Virginia is one of 23 states that have not embraced the Obamacare program that allows nearly all adults who earn up to $15,521 to qualify for Medicaid, the joint federal-state health coverage program. McAuliffe in June failed to get his state's legislature to pass Medicaid expansion.
It is not clear that he will have better luck with legislators during the next session, although the governor 's health secretary on Monday reiterated the need for expanded benefits as he outlined the new coverage for the 25,000 people.
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"These initiatives are no substitute for Medicaid expansion," wrote the health secretary, Dr. William Hazel Jr. "The need in our Commonwealth is great. Hundreds of thousands of our own citizens will continue to go without access to affordable health care until we close the coverage gap. This report introduces the initial critical steps that we can take to increase coverage, but it is only the beginning."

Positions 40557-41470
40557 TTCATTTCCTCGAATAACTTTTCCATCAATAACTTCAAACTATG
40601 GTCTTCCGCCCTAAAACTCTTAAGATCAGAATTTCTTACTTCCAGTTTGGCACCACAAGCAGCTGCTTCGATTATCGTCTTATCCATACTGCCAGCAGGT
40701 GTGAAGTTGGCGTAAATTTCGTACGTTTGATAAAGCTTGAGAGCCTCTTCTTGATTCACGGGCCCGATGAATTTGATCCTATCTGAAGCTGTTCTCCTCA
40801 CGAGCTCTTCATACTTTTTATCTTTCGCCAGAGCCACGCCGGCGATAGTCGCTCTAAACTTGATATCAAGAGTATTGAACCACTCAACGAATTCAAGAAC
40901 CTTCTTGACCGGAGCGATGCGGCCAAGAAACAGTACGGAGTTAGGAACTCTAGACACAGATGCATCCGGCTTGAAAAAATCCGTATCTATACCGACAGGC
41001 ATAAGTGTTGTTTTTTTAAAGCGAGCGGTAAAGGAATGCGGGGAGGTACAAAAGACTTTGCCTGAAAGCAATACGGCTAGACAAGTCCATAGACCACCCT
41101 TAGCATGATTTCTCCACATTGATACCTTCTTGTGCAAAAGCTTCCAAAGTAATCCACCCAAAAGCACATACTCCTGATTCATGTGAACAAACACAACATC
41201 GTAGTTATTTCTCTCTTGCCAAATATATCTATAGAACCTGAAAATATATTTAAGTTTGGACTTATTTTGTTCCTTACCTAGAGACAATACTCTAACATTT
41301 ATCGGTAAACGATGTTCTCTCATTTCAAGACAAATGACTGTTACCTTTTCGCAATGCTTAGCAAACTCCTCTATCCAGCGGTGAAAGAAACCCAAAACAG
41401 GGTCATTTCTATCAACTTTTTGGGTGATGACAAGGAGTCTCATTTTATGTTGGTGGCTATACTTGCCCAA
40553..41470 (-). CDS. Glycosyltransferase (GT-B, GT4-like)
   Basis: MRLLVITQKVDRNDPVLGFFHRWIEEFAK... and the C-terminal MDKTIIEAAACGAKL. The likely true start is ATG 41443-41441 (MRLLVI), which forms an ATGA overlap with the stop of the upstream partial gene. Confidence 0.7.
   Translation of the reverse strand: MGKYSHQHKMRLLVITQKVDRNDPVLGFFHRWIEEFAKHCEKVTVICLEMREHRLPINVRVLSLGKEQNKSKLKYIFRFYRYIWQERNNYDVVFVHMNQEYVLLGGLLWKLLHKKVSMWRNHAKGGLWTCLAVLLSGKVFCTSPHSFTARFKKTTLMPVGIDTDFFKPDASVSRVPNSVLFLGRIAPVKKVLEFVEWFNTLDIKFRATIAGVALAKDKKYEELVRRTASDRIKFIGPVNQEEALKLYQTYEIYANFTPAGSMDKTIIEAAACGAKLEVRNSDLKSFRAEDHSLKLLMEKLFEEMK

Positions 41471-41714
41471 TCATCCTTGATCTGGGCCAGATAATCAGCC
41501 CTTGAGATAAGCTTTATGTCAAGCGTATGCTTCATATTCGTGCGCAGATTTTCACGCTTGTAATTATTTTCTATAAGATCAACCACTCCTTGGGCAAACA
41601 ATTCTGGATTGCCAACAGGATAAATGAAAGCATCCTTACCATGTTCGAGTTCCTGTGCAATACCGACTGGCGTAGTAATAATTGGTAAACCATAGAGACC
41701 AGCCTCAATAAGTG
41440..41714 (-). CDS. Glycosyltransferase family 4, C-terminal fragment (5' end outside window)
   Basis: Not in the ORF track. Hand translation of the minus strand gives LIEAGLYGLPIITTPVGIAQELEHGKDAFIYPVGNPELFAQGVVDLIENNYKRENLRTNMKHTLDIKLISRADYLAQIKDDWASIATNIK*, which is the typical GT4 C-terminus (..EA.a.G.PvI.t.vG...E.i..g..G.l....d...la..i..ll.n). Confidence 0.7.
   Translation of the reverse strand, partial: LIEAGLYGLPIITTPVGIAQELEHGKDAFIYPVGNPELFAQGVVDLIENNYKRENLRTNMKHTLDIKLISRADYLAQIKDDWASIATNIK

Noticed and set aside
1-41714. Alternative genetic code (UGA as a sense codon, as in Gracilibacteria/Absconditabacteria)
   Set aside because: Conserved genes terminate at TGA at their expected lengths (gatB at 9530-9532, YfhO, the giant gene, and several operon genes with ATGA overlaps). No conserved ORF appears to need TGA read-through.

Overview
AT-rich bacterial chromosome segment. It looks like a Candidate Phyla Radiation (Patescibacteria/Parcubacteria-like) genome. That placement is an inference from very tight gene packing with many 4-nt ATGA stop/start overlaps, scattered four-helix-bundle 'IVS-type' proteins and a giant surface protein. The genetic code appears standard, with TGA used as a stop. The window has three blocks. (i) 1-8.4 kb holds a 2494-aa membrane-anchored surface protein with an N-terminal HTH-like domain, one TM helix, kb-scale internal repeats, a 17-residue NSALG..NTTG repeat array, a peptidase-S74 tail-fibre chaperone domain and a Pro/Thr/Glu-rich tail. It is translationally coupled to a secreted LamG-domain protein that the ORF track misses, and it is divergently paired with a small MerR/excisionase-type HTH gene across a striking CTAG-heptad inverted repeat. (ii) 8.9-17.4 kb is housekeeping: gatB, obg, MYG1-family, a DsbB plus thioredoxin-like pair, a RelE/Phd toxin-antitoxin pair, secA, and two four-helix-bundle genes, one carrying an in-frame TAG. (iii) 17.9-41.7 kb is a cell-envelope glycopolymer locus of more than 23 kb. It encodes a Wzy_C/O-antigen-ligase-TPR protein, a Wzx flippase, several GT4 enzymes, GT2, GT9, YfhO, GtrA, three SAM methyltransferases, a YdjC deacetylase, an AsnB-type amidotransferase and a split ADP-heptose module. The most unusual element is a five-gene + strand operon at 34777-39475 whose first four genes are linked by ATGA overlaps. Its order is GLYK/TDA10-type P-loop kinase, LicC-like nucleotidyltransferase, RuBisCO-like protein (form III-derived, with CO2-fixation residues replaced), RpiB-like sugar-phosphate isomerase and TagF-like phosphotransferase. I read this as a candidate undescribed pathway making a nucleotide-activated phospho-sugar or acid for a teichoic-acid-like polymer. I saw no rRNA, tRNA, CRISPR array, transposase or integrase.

Republicans in the state's legislature, like their party counterparts in other nonexpansion states, have opposed extending benefits to more poor adults in part because of stated fears that the federal government ultimately will renege on its promises to pay the lion's share of the costs of the newly eligible.
For the first three years of expansion, the federal government is footing 100 percent of the costs, and that share will decrease over time to 90 percent of costs.
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About 190,000 adults in Virginia fall into a "coverage gap," where they would qualify for coverage under expanded Medicaid, but earn too little to qualify for subsidies to buy private Obamacare insurance, according to Kaiser Family Foundation estimates.
McAuliffe's plan can be read here.
—By CNBC's Dan Mangan